As she looked a sudden tongue of flame sprang out from the western corner, and ran leaping up the great dark mass, spreading and widening as it went; then sparks were thrown out, and Roseen suddenly realised that the great rick, composed of tons upon tons of hay, worth at this moment a fortune in itself, was on fire.

Quinn left behind." "I am not goin' to take her lavin's, then," retorted Roseen with spirit. "Neither her jew'lry, her dresses, nor her husband will I have, so there! That's my answer, an' you may tell him so. He may go make up his match with somebody else for me." With a whisk of her skirts and a stamp of her foot, she returned to her butter. "Come, come!" said Peter, knitting his brows.

"An' why wouldn't they be with me?" cried Roseen quickly. "Isn't it the right place for them to be? They had a right to be stoppin' there altogether, on'y that they are that fond of their own little place I don't think they 'ud ever contint themselves." Mike suddenly sat down on the slab, but at a very discreet distance from Roseen.

As if in answer to her agonised prayer, certain shuffling steps were presently heard below, and old Judy's white sunbonnet appeared round the corner of the house. Roseen clapped her hands: here was one who would do her bidding, a faithful hench-woman who could be trusted to carry out her orders in defiance of old Peter's commands. "Judy!" cried the girl softly, bending out of the window.

"Young lady, fiddlesticks!" cried Roseen. "If ye go on that way I'll take ye by the two shoulders an' shake ye it's all I can do now to keep me hands off o' ye! What in the name of goodness would ye be at? I'm not a young lady no more nor ye are, I am just Roseen, the same as ever I was. It's you that's turned nasty and contrairy." "Not at all!" replied Mike, still frostily.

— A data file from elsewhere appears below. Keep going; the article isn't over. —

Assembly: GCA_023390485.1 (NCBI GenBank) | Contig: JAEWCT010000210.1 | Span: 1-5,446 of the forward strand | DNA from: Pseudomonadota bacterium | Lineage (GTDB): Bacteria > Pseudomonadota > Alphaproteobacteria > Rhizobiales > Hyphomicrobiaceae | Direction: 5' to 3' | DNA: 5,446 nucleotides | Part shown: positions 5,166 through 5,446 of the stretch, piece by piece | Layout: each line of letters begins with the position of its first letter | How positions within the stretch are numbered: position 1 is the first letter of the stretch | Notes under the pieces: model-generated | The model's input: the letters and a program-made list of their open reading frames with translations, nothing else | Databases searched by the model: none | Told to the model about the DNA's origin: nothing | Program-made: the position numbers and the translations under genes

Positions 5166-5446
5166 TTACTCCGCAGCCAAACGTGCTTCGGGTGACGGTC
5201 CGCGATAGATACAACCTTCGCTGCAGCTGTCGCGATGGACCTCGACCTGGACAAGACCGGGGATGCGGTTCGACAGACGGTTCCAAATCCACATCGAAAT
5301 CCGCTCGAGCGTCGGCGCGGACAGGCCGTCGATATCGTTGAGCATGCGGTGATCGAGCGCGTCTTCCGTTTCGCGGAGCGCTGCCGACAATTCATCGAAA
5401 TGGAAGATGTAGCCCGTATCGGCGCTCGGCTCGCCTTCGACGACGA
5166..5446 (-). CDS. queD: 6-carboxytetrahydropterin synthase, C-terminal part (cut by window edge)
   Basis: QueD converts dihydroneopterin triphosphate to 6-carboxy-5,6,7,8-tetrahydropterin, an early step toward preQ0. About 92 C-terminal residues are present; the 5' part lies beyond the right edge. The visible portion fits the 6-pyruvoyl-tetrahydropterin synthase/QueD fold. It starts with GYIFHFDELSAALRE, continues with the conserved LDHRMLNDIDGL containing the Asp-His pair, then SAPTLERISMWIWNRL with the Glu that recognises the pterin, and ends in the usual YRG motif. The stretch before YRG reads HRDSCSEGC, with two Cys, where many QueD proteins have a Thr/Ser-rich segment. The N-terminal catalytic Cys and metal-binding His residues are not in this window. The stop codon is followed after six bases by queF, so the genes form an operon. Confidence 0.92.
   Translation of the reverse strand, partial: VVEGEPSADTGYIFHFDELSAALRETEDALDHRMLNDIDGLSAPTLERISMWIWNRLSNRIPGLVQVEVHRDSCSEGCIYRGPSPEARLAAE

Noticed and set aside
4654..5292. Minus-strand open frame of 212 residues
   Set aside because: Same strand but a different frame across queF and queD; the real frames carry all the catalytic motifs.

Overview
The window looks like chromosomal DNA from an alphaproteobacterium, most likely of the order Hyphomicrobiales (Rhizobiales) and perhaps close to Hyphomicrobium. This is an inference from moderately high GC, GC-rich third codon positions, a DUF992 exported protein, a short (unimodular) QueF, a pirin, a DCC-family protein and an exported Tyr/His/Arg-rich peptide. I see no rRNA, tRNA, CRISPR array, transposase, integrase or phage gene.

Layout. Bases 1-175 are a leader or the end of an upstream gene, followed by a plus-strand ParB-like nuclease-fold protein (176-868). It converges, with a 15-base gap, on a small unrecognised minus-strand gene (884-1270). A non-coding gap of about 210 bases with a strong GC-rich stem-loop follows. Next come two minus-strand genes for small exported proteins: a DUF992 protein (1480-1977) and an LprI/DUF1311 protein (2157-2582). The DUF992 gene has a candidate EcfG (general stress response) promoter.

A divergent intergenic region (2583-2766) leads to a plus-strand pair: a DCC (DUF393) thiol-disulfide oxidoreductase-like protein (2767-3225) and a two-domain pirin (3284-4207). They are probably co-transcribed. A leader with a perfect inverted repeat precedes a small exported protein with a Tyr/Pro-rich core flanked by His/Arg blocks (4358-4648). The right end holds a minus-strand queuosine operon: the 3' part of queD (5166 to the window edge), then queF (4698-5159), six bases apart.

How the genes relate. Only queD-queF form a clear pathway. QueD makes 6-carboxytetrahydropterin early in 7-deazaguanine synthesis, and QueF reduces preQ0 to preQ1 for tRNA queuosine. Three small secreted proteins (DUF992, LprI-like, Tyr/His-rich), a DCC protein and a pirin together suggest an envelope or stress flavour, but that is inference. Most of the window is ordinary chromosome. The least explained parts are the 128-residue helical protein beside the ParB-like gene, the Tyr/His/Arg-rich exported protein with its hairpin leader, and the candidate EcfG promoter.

"Well then, grandfather," cried Roseen hotly, "I may as well tell ye straight out that I won't stand here an' hear Michael Clancy abused. He's all the husband ever I'll have, an' ye may make up your mind to that." Peter spluttered with fury and brandished his stick. It was perhaps well for the girl that the hedge divided them.

He cleared his throat and looked towards her, but seemed to find a difficulty in speaking. Roseen began to swing one of the little pendant feet and looked away into the blue distance. "Sure," she resumed in an indifferent tone, after a moment's pause, "when their own house is not ready for them, the best place for them to be in is their son's."

They were safe and sound at Monavoe, he knew, "well looked after," as the driver had told him, by "Miss Rorke" herself, but for the time being it almost seemed to him as though they were dead. As for Roseen, she was Miss Rorke now, the Mistress, the owner of Monavoe his Roseen was gone too!

"There's lots o' beau'ful rooms that we could live in," resumed Roseen, "an' we'd make a fire in that great big enormous stone hearth beyant, an' we'd ate off o' that big stone table, an' when anybody 'ud offer to come annoyin' us, we'd just melt a bit o' lead an' throw it down on them." Mike looked astonished and perturbed. "Sure it 'ud burn the flesh off o' their bones.

"What do ye mane at all? Indeed Mike will never let them go there. He'll work till the two hands drops off of him, but he will conthrive to keep a roof over their heads." "Will he now?" said Rorke, still laboriously urbane. "I wonder what roof that'll be?" Roseen looked up quickly, her parted lips suddenly turning white.